I've included one of their posts and my comments below b/c I think it's a very telling example of news today.
Every story has it's counterexample. For every document dismissing any Iraq/Al-Qaeda link there's one that puts them together. For every judge that thinks the wiretap program oversteps the law, there's a counter example that shows they did not. Our own selective filters take in articles that reinforce that which we believe (or want to believe) is true. It's something I know I do and actively try to avoid. It's not always that easy.
De la Where: Those damn judges will pay for this!
I commented thusly:
Well, then there's this:
"If a court refuses a FISA application and there is not sufficient time for the president to go to the court of review, the president can under executive order act unilaterally, which he is doing now," said Judge Allan Kornblum, magistrate judge of the U.S. District Court for the Northern District of Florida [b]and an author of the 1978 FISA Act[/b]. "I think that the president would be remiss exercising his constitutional authority by giving all of that power over to a statute."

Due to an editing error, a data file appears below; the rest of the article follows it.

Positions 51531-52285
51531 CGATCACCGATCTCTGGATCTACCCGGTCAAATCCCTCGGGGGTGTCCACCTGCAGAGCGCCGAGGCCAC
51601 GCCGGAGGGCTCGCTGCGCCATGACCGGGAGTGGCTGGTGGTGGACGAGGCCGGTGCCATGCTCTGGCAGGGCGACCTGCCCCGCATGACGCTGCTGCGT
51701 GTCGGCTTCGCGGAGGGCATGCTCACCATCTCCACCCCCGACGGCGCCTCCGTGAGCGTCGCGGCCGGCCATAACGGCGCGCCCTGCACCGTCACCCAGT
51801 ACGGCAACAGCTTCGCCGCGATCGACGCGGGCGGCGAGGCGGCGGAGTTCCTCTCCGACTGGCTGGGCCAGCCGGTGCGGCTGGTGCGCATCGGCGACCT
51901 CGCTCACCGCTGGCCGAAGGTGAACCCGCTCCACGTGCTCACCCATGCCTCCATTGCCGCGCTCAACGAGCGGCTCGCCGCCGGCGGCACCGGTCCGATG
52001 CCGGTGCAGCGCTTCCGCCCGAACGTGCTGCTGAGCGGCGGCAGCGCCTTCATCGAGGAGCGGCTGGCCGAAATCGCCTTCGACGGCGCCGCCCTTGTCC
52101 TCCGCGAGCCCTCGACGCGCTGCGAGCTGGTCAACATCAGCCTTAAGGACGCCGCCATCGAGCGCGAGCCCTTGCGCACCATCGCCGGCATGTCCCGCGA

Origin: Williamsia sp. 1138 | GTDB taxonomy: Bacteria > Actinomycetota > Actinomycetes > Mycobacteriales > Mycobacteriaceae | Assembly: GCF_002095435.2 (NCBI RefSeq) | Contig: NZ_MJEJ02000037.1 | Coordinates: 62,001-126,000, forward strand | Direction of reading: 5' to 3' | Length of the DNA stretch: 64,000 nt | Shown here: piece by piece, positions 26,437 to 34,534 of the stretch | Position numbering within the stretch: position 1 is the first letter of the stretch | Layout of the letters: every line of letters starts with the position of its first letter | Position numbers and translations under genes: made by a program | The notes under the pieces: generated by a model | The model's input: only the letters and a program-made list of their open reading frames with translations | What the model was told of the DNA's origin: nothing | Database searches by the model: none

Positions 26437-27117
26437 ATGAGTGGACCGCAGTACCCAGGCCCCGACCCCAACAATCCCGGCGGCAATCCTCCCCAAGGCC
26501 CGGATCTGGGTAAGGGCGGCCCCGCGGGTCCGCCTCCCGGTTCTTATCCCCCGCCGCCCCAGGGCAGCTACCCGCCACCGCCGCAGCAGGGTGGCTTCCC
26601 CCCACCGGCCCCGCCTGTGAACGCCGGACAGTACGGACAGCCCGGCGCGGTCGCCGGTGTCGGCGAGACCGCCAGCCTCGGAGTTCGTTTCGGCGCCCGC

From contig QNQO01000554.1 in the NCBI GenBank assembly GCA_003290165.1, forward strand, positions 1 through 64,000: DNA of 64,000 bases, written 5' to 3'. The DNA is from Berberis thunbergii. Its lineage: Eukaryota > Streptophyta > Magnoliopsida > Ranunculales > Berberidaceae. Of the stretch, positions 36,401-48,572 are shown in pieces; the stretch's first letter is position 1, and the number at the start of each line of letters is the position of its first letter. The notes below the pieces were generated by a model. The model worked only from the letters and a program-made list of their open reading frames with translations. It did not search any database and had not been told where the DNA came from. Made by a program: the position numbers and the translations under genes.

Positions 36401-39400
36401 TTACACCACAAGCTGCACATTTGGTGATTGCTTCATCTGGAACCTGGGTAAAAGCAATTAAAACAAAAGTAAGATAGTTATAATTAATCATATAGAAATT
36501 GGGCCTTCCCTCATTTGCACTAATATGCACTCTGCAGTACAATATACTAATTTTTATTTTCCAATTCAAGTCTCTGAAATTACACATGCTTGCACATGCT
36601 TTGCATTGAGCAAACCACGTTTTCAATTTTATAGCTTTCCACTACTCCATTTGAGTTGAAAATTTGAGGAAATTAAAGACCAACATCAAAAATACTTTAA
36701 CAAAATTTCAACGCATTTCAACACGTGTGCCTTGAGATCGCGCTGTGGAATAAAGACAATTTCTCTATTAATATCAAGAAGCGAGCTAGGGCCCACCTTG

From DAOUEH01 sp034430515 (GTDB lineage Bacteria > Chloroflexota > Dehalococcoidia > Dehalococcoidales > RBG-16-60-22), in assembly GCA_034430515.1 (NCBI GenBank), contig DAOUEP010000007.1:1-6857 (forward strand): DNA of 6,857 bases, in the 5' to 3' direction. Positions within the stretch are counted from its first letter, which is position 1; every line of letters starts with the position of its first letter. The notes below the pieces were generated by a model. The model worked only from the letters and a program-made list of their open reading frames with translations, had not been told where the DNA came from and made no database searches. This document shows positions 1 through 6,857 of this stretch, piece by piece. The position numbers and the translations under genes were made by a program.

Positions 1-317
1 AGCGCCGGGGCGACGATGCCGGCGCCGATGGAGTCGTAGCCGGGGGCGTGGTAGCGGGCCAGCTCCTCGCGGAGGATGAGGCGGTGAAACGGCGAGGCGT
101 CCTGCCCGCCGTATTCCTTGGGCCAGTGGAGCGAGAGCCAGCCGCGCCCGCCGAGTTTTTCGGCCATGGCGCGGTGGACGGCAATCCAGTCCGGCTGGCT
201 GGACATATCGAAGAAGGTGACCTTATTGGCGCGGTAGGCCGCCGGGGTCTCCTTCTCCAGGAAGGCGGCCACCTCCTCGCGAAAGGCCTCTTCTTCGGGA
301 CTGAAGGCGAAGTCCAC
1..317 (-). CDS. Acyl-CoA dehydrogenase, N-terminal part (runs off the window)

As one of the authors, it seems to me the guy has a pretty good grasp on the limits of the law and the intended scope.